Lack of leadership
Fort Wayne’s last mayoral race, in 2011, was competitive and brought perhaps the sharpest, most biting campaigns this city has seen for at least a generation. Paula Hughes won a competitive three-person race for the GOP nomination, then began trading barbs, accusations and overblown attacks against incumbent Tom Henry, whose campaign was equally virulent.
The small town of Little Mountain, S.C., (population 292) is having the opposite problem: No one wants to be mayor.
No one ran for mayor this year, the New York Times noted. After serving 16 years, the incumbent doesn’t want the job, even after receiving 20 write-in votes. Another local resident was named 67 times in write-in votes, but he doesn’t want the job.
The ranking member of the town council is next in line to assume the mayor’s chair. But he – you guessed it – doesn’t want the job either.
Fort Wayne’s mayor has a $140 million budget to run a city of 250,000 and faces major issues with taxes, street funding, water pollution projects and maintaining public safety protection.
Little Mountain’s budget is $90,000, and the big issue there is whether alcohol should be served at the annual town reunion.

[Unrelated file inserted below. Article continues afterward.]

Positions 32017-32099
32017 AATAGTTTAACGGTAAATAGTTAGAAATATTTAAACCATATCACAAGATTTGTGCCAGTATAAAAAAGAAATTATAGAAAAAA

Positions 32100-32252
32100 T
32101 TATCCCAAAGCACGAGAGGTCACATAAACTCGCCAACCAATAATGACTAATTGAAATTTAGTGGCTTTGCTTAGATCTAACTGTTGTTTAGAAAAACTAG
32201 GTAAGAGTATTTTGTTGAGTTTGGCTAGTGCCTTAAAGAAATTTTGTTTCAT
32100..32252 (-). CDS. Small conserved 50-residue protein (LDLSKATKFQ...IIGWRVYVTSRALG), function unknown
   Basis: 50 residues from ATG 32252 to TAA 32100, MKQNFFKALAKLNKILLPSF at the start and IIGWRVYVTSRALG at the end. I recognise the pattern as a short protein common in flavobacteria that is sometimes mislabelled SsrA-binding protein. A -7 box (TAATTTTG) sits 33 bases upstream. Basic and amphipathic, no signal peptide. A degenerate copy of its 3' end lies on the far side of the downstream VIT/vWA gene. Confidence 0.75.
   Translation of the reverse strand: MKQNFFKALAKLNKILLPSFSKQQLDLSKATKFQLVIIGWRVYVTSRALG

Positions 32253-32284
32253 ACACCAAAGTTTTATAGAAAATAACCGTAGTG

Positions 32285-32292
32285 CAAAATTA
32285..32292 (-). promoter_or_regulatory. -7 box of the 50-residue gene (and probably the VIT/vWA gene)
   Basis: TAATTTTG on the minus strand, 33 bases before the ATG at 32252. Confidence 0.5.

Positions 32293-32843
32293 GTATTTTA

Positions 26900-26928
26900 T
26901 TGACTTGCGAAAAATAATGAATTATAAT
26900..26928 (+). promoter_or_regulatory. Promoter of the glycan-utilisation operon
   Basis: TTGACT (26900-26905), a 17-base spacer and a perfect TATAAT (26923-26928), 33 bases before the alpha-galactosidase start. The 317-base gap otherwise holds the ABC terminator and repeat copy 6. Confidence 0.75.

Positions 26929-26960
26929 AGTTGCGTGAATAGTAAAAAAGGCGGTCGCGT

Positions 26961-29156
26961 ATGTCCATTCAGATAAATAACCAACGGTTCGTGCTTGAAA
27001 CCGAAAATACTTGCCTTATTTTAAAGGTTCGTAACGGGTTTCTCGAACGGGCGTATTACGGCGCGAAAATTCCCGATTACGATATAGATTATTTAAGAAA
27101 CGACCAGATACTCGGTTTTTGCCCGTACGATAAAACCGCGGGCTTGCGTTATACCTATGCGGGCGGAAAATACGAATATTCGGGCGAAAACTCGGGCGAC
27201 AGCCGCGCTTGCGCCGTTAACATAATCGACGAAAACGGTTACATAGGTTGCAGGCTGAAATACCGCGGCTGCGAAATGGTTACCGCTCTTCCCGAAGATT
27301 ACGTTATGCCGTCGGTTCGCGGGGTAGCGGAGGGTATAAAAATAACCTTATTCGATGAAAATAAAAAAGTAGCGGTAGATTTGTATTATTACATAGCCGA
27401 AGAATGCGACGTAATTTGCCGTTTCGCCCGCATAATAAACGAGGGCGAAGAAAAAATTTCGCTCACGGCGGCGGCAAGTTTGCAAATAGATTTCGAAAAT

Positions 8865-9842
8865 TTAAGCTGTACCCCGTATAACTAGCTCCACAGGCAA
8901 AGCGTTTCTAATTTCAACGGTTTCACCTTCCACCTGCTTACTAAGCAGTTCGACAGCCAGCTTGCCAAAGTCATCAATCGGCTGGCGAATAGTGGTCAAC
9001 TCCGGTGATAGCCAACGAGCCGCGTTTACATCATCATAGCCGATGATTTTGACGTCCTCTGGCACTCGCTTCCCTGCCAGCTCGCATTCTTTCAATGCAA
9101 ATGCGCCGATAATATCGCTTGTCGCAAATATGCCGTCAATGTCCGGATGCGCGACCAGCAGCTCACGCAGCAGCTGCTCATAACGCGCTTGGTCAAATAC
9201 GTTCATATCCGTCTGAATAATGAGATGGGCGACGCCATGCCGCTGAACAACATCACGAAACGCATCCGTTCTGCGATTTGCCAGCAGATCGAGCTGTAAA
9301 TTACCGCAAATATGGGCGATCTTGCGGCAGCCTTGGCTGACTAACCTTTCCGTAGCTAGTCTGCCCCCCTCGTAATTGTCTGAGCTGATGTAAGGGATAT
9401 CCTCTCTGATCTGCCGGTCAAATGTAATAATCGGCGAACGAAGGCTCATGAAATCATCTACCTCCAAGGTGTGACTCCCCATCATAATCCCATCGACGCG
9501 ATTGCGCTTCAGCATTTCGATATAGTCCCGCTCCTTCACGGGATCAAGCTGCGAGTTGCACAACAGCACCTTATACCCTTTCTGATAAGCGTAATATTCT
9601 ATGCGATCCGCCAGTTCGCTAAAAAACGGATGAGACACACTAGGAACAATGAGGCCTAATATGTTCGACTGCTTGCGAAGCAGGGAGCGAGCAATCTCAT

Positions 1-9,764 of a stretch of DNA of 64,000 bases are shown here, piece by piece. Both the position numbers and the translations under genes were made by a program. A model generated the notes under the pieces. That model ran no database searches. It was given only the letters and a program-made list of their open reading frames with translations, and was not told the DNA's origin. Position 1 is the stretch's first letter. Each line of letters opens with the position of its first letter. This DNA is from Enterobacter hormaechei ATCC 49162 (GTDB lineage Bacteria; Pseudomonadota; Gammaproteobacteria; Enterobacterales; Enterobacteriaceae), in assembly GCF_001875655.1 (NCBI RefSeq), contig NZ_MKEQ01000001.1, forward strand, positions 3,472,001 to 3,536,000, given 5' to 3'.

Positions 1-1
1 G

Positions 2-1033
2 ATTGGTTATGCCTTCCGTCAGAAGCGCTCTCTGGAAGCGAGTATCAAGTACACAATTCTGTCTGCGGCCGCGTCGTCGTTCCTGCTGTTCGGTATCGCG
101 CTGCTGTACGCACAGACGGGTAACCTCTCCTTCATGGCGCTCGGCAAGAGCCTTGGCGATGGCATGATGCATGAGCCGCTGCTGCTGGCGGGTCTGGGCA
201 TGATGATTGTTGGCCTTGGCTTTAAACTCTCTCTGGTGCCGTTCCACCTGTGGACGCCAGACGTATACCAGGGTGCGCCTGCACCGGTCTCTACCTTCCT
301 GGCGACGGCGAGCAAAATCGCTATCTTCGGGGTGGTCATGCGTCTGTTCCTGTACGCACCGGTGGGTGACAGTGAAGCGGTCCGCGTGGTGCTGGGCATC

The town is going to try again in March with a special election.
Still making the minimum in 2013
Employees in 10 states are earning more this week than last, thanks to increases in their states’ minimum-wage rate. Indiana’s lowest-paid workers aren’t among them.
Jan. 1 saw minimum-wage hikes of 10 cents to 35 cents an hour in Arizona, Colorado, Florida, Missouri, Montana, Ohio, Oregon, Rhode Island, Vermont and Washington. The Economic Policy Institute estimates the wage increases will boost the nation’s gross domestic product by about $183 million, as low-paid employees have more money to spend on basic needs.
Indiana workers, however, will continue to earn the minimum federal rate of $7.25 an hour.
Minimum-wage workers in Illinois earn $8.25 an hour, while Ohio’s earn $7.70 an hour and Michigan’s earn $7.40 an hour.
The federal minimum wage does not account for inflation, so its value declines every year unless Congress approves an increase.
The current federal rate will lose nearly 20 percent of its real value over the next 10 years and have the purchasing power of only $5.99 in today’s dollars, according the National Employment Law Project.
Federal legislation that was introduced last July would help recover much of this lost value by raising the federal minimum wage to $9.80 by 2014 and adjusting the minimum wage annually to keep pace with the cost of living.
The Fair Minimum Wage Act also would raise the minimum wage for workers who receive tips from its current rate of just $2.13 per hour, where it has been frozen since 1991, to $6.85 over five years.
It would then be fixed at 70 percent of the full minimum wage.